Augusta, GA 30901
Indoor Air Quality & How To Clean HVAC Ducts
Read our easy 10 DIY steps to clean and sanitize your air ducts and HVAC vents to improve your home’s air quality.
During the hot summer months and cold winter season, we go several months without opening our windows for fresh air. The HVAC indoor air quality in our homes is very important for our health and comfort. Many people see HVAC cleaning as a hassle and end up being quite expensive. You might be wondering if there’s really any practical do-it-yourself model. Lucky for you – there are some life hacks to save money on your HVAC duct cleaning. Since the Internet is full of amateurs offering their “expert” advice, it’s important that you follow the procedure here or from another authoritative source. Be smart in your research! If you aren’t careful, you may break your system components or injure yourself. If you do decide to repair or clean it yourself, make sure you have the proper tools necessary.
Don’t attempt to apply any biocides to the inside of your ductwork. The FDA has not approved any of those products for commercial use. Many so-called “magic formulas” are just scams. By circulating these chemicals throughout your home, you open yourself to numerous health hazards.
And remember, if you need to clean a hard-to-reach area or fireplace, play it safe and call a technician. The adventures of DIY methods are not worth your life.
DIY Ductwork Cleaning
It’s not always necessary to clean a ductwork system, despite the advised yearly checkup by most HVAC companies. Many factors influence the condition of your ducts, including the initial installation, environment changes, and how often you use the heater. As long as you change out your filter every 1-3 months, your system should adequately perform.
That being said, you will need extensive ductwork cleaning if you have mold, a vermin infestation, or clogged air vents. You may find visible mold on components of your cooling and heating system. If you notice weird smells from the vents, it may be a sign of a fungus growing or rodent droppings. Also, an excessive amount of dust and debris can clog air ducts and you won’t feel any change in temperature when you adjust the thermostat.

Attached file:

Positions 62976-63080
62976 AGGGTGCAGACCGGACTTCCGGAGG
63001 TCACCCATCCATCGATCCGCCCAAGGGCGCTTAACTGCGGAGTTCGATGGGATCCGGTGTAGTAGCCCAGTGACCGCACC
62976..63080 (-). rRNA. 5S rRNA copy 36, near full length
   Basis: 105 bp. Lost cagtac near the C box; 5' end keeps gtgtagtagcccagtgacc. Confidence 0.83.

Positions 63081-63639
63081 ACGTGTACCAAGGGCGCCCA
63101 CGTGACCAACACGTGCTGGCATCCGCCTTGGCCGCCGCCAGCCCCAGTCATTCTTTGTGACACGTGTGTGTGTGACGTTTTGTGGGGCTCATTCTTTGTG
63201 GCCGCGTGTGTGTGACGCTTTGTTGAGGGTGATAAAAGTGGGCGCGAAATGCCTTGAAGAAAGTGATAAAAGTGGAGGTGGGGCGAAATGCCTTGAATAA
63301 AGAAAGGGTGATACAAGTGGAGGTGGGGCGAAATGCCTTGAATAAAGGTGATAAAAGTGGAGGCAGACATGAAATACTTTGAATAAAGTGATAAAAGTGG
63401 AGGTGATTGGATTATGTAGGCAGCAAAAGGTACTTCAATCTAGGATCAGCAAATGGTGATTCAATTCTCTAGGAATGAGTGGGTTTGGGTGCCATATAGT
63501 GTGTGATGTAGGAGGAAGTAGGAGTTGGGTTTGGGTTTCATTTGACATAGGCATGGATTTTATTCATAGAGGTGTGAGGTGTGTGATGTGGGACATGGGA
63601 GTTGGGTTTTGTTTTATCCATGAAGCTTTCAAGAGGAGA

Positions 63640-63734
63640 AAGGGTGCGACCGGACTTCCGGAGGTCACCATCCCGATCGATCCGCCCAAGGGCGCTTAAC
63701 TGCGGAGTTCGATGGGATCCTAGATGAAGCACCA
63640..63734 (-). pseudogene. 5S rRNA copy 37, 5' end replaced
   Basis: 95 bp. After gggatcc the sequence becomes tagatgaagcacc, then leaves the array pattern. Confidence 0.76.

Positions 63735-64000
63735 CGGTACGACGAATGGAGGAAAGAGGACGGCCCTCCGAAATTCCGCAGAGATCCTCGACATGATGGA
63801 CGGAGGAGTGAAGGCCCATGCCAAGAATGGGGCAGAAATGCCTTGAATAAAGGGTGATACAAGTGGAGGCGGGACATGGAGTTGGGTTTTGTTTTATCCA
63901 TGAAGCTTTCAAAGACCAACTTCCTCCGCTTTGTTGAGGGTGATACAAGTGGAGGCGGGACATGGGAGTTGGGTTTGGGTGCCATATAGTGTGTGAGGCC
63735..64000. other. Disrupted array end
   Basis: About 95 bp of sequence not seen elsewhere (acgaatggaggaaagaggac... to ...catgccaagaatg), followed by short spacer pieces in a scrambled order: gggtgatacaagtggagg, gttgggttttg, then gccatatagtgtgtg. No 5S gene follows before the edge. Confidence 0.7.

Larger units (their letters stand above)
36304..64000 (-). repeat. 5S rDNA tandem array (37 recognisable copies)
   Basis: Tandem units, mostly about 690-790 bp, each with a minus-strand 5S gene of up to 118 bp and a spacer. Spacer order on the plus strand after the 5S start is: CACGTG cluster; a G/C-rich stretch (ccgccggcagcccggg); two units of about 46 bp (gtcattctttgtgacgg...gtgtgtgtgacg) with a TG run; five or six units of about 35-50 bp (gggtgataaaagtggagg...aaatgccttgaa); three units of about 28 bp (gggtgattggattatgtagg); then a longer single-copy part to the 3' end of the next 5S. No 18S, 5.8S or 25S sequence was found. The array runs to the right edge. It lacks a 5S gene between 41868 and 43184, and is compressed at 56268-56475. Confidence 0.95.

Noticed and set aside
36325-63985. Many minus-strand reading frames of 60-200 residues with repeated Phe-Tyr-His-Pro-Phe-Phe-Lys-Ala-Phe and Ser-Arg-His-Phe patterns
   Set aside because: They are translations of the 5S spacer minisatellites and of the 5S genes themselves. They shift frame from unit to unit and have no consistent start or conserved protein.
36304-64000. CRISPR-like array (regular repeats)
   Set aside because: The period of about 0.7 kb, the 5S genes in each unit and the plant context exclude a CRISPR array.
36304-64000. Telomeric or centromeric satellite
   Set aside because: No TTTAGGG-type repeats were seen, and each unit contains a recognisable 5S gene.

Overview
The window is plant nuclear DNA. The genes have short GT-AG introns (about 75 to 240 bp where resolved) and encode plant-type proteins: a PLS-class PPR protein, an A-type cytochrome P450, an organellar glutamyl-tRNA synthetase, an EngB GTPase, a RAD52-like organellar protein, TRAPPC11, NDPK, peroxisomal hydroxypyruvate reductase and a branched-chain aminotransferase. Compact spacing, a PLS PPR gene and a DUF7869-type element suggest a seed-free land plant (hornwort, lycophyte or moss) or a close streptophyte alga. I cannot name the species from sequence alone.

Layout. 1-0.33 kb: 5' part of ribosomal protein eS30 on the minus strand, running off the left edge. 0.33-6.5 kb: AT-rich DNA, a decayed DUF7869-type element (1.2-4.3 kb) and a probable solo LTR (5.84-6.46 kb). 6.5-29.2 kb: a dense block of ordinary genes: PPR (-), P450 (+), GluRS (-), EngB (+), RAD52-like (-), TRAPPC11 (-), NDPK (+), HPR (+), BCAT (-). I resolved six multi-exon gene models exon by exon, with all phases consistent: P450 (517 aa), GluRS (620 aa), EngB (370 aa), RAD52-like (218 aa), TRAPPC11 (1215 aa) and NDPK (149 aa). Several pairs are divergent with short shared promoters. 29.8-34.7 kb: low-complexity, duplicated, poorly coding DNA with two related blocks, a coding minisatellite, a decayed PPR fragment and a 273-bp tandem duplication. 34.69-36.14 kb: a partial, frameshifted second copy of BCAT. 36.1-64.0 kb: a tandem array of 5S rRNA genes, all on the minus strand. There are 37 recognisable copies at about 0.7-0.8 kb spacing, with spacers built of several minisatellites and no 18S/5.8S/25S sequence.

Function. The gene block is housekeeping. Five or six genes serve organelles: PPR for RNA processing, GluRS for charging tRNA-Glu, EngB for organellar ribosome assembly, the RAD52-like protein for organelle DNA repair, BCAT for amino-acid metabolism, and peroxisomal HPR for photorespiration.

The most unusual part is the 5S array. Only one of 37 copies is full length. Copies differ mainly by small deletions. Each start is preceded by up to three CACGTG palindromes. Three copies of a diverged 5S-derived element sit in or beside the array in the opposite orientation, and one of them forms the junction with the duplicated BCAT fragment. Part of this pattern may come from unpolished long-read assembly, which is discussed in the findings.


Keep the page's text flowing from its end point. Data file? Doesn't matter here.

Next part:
For more telltale signs your system needs cleaning or repair, check out our other blog post “Why Is My Air Conditioning Not Working?”
It is critical that before any cleaning, retrofitting, or replacing old air ducts for new ones, that you properly identify the cause. Otherwise, the problem may likely to recur and you’ll have wasted precious time and money. Your investigating might be the most laborsome part. You’ll need to carefully remove a large section of the vent, peer through with a flashlight, and thoroughly observe to find the culprit.
Before you decide to clean inside the ducts themselves, make an effort to clean various other system components, such as cooling coils, heat exchangers, and fans. Using a process of elimination, you can be sure the ducts the real problem. Besides, your diligence will reward with longer operation life and higher efficiency of the overall system.
It is not necessary to clean air ducts yourself on a regular basis. How often should you clean your air ducts? Do it only when needed. However, if you have a furnace, burning stove, or a fireplace, the U.S. Environmental Protection Agency (EPA) recommends you inspect before every heating season.
Last, but not least, use common sense when operating with liquids. You don’t want to track water inside your ductwork and contaminate further the airflow. If you tend to sweat profusely, you should wear gloves and other protective gear. The EPA has a detailed guide on prevention of contamination of your duct system.
Before deciding to clean your HVAC ducts yourself, make sure you set up your work area. Cover your furniture with plastic cover sheets to prevent contamination (this will save you a cleaning disaster at the end!). Then, cover the surface under every register. That way dust and dirt pushed out of your ductwork will not end up on your floor or carpet.
AC Duct Cleaning Equipment
Here’s a quick suggested list of tools that will suffice for most types of ductwork:
- Vacuum – While you might prefer a heavy-duty vacuum cleaner, any household-type will do the job.
- Furnace Filter – At the conclusion of your cleaning, most of the clogged dirt will be pushed to through your vents and onto your filter, meaning you’ll probably have to replace it. Wondering what would be the correct filter for you? While there are countless brands and types of filters, we reviewed most in our other blog “The Best Air Conditioner Filters For Allergies”
- Brush – A stiff-bristle paintbrush or a toilet brush will work.